Thursday saw a likely pivotal moment in the all-star New York State versus Martha Stewart trial.

The state's case stands or falls by the testimony of its star witness, Merrill Lynch stockbroker's assistant Douglas Faneuil (28). He alone can provide first-hand evidence of the alleged conspiracy to obstruct justice by his former boss Peter Bacanovic, a co-defendant in the trial, and America's goddess of domiciliary chic.

Not an empty seat in the house, then, when Bacanovic's attorney David Apfel commenced Faneuil's cross-examination, intent on proving him an unreliable witness. The press consensus, however, was that Apfel failed -- and that Stewart's crafted persona of graceful decorum came out of it none too well either.

Among the interesting insights revealed by the cross-examination, was the media maven's brusque telephone manner. On one occasion, Faneuil said, she told his boss she would fire him [Bacanovic] if Merrill Lynch did not change its telephone hold music.

In another, Faneuil reported she had hung up on him after calling him an "idiot" and emitting a noise "like a lion roaring underwater". Faneuil later emailed a personal friend: ""I have never ever been treated so rudely by a stranger on a telephone. She actually hung up on me."

In another, somewhat coy, email, Faneuil confided to a friend: "Martha yelled at me again today, but I snapped in her face and she actually backed down. Baby put Ms Martha in her place!!!" This and other emails were projected on a large screen before the jury.

Faneuil also recounted a call he had taken from Stewart when she seemed to mistake him for Bacanovic: "She said: 'Do you know who the hell is answering your phones' [apparently referring to Faneuil].

"And then she made the most ridiculous sound I've heard coming from an adult in quite some time, kind of like a lion roaring under water. I laughed. I thought she was joking." But it was no joke. "Merrill Lynch is laying off 10,000 people because of people like that idiot," she told him.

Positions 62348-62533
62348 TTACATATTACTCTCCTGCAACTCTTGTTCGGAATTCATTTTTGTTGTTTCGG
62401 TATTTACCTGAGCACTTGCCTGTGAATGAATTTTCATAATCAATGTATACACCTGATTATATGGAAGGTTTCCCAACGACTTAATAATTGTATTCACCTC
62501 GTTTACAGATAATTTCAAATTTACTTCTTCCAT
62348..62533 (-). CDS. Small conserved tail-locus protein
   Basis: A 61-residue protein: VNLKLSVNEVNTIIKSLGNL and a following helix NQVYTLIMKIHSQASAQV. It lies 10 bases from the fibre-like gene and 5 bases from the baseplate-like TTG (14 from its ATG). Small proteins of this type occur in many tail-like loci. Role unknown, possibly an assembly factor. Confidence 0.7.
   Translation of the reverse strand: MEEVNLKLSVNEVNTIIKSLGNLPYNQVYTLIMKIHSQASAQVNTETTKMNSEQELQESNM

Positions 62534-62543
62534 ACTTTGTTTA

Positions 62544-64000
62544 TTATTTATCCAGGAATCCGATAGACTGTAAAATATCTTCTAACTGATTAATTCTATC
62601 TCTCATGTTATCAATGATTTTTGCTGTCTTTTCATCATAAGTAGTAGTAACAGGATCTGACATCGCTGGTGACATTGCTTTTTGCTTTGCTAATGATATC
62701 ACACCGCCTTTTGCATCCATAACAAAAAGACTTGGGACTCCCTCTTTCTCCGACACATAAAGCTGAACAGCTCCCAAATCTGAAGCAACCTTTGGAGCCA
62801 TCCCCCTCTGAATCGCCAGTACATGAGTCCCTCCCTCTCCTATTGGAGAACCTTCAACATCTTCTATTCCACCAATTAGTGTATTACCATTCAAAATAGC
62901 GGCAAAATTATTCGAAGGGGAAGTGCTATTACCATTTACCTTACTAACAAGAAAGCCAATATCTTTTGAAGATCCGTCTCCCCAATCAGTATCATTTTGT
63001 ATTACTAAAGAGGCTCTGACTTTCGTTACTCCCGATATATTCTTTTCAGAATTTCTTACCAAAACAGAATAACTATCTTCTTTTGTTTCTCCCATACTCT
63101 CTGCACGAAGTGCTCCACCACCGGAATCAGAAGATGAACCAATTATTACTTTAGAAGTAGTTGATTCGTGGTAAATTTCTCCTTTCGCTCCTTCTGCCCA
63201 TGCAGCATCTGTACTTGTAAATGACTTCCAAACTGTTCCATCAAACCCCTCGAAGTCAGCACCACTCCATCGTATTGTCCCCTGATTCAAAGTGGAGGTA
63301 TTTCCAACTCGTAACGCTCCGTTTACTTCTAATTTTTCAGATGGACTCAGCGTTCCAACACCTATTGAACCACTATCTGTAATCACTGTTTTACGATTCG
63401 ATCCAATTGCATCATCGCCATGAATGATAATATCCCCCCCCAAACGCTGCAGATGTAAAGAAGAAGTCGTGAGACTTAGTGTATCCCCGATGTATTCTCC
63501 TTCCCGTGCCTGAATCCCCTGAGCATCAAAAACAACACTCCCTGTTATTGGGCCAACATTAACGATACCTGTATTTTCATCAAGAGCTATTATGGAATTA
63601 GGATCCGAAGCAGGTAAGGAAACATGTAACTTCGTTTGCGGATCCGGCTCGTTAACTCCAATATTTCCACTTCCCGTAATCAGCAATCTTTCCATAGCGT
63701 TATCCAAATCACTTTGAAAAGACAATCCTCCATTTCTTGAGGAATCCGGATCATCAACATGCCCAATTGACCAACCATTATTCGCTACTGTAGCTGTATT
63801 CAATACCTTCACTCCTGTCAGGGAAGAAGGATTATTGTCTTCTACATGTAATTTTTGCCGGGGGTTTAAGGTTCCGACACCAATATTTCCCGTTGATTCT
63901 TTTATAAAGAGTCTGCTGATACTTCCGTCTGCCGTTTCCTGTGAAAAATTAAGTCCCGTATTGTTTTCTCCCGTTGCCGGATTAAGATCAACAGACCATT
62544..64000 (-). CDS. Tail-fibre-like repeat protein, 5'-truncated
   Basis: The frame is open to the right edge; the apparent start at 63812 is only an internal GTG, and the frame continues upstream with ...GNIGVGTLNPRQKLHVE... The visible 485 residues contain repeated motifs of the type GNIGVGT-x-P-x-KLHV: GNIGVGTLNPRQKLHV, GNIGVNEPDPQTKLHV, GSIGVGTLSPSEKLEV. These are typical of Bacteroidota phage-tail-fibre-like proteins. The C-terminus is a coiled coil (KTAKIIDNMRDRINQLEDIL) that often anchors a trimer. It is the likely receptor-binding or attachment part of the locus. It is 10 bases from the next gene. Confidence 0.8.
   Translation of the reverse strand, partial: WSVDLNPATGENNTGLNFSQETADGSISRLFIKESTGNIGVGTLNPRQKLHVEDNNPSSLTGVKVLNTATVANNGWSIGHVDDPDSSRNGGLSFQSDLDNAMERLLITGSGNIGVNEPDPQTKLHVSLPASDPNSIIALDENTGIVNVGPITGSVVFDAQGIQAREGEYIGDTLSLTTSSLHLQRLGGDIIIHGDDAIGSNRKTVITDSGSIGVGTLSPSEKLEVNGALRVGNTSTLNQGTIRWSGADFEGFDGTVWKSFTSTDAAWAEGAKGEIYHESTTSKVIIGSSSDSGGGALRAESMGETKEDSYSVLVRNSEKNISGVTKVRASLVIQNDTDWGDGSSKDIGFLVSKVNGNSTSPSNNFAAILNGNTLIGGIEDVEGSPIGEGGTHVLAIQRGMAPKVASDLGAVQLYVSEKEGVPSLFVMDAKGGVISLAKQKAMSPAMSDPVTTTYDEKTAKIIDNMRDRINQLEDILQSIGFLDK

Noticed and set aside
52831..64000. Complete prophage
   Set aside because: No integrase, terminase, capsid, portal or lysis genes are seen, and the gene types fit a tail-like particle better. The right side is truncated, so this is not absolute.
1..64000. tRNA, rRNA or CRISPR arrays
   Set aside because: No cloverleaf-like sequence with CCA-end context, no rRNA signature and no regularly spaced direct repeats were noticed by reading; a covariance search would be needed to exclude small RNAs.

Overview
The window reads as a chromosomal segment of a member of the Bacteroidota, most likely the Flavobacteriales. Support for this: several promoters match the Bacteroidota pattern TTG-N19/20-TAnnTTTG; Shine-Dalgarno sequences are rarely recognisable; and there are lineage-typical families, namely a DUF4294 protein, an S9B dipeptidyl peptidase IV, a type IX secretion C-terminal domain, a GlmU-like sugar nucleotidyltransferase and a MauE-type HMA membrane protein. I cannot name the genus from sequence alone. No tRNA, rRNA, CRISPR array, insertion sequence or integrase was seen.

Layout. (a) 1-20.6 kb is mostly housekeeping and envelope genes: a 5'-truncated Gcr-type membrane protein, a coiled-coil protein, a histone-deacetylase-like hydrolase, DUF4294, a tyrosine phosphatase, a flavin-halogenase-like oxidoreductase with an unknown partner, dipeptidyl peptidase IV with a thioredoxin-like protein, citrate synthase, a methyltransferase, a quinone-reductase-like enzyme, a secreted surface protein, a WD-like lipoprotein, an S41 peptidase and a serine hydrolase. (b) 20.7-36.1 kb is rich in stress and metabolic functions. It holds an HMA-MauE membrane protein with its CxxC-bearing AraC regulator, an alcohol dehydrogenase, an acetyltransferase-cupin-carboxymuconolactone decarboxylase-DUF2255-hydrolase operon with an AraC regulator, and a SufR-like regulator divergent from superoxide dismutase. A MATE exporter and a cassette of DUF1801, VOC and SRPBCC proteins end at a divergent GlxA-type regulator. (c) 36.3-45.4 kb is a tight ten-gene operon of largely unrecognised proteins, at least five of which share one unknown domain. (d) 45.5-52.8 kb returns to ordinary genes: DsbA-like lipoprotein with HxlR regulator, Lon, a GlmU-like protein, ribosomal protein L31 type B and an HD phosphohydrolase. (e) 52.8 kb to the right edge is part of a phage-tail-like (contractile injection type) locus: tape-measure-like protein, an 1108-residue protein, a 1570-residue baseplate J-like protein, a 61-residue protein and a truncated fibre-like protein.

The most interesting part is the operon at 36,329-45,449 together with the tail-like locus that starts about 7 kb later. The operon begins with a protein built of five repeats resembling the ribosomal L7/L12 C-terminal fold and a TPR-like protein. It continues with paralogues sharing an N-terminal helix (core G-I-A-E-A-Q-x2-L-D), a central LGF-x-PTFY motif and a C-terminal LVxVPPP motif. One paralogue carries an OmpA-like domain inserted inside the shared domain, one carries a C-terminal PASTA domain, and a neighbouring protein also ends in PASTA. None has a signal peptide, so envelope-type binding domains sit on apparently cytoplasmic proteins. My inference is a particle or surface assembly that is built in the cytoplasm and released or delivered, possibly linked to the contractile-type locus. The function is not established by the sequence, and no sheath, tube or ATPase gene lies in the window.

Onlookers think it curious, however, that given the pre-trial attempts by Stewart to convey to the world an aura of sweet reasonableness, attorney Apfel did nothing to refute these allegations of un-Martha-like behaviour. Instead he suggested that Faneuil was biased against Stewart because of her abrasive treatment.

However, the day's melodrama reached its acme when Apfel tried to torpedo 'Baby's' claim that he was financially induced to support the Bacanovic-Stewart contention that Stewart's controversial sale of ImClone shares was triggered by a prior agreement to sell if the stock price fell below $60.

The trial's eventual outcome probably hinges on whether the jury believes Faneuil, who initially backed the explanation given by Stewart and Bacanovic only to repudiate it later, stating he had lied in return for financial inducements from Bacanovic. Faneuil admitted to investigators he had lied, struck a plea bargain, and became a government witness.

Apfel probed why Faneuil had initially lied to the FBI. Was this in exchange for an airline ticket? An extra week of vacation? Or extra compensation from Bacanovic? 'No', replied the witness to each of the questions, insisting he regarded those extra payments as "rewards" for backing his boss. "I felt I would be fired if I didn't lie."

The court went into recess Friday and Faneuil's cross-examination will continue for a third day Monday when he faces Stewart's lawyer Robert Morvillo, a student of the Clarence Darrow deadly homespun school of interrogation.

Data sourced from: Financial Times and The Wall Street Journal Online; additional content by WARC staff